UNESCO sent letter to Turkey regarding turning Hagia Sophia into a mosque

Greece will be imposing sanctions against Turkey for its decision to convert Hagia Sophia into a mosque.

“Erdoğan made a historic mistake, a mistake that creates a gap, I hope it is not bridged,” government spokesman Stelios Petsas told SKAI earlier. Petsas emphasised that Turkish President Recep Tayyip Erdoğan made a “wrong decision”.

“Greece condemns this action and will do everything in its power to have consequences for Turkey,” he said, adding that “everything is on the table and the possibility of sanctions not only from Europe but also from international organisations, such as UNESCO.”

He added that “there is no doubt that we will proceed with some form of sanctions,” without giving further details what these sanctions will entail.

“Anyone who violates international law must understand that for this delinquent behaviour there are sanctions that hurt,” said Petsas. “The issue of Hagia Sophia is an international issue. The only sure thing is that such a delinquent behaviour and such a great insult should have a similar response.”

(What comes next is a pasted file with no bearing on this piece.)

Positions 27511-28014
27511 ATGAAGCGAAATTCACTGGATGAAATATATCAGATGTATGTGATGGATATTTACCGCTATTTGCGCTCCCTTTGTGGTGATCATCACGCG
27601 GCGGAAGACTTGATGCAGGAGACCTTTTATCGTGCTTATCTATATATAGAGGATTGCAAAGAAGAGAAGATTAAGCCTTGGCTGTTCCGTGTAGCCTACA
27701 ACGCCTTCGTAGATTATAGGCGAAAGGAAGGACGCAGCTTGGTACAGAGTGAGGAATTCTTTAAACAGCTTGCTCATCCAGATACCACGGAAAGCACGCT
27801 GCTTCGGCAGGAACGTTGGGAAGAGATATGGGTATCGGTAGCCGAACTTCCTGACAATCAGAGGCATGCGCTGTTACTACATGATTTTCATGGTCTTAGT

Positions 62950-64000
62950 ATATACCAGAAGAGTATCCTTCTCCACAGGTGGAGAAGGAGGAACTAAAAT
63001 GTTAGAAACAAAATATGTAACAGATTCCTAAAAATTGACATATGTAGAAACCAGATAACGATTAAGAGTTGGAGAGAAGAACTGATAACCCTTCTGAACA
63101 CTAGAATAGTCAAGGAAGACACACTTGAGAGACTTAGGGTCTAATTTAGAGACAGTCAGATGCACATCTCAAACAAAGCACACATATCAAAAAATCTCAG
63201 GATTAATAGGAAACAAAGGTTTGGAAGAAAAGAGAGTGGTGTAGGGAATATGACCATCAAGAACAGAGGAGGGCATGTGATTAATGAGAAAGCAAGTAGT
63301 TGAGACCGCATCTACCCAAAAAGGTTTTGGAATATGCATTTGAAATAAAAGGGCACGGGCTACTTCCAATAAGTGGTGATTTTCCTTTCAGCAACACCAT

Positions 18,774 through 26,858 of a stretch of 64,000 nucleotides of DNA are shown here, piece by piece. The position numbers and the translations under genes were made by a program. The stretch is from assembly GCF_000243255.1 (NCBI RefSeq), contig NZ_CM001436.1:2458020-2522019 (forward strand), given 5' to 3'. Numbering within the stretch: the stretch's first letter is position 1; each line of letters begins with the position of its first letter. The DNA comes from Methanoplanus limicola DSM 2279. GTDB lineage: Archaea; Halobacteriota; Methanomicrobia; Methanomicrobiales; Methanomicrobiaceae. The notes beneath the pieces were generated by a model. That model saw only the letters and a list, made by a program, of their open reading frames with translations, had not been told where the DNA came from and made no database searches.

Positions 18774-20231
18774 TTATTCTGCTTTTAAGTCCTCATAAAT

Greek Prime Minister Kyriakos Mitsotakis, provoked by the decision of Erdoğan to sign the decree for the conversion of Hagia Sophia into a mosque, in a written statement on Friday night expressed the unequivocal condemnation of Greece.

“Greece strongly condemns Turkey’s decision to turn Hagia Sophia into a mosque. This decision – and in fact 85 years since its proclamation as a museum – offends its universal character. It is a choice that also offends all those who recognise the monument as a property of world culture. And, of course, it affects not only Turkey’s relations with Greece. But also its relations with the European Union, UNESCO and the global community as a whole. It is unfortunate that the Turkish leadership, which worked for the Alliance of Civilizations in 2005, is now choosing to move in the opposite direction,” he said.

  1. I think the solution is obvious. The state should own the property and the main area should be a common area. The different religions could hold services on Friday, Saturday and Sunday. in the common area, but the Public otherwise would have access to the historical building. And these Regions would rent space having one of the rooms which they cannot change, but can use as a office and prayer room etc. for other times with separate entrances with the agreement not to interfere with other activities on the site. IF those Jews, Christians and Muslims for example divide up the day they have so that two different Muslim groups or two different Jewish groups could have services then the chapel, could be called a chapel of Peace.

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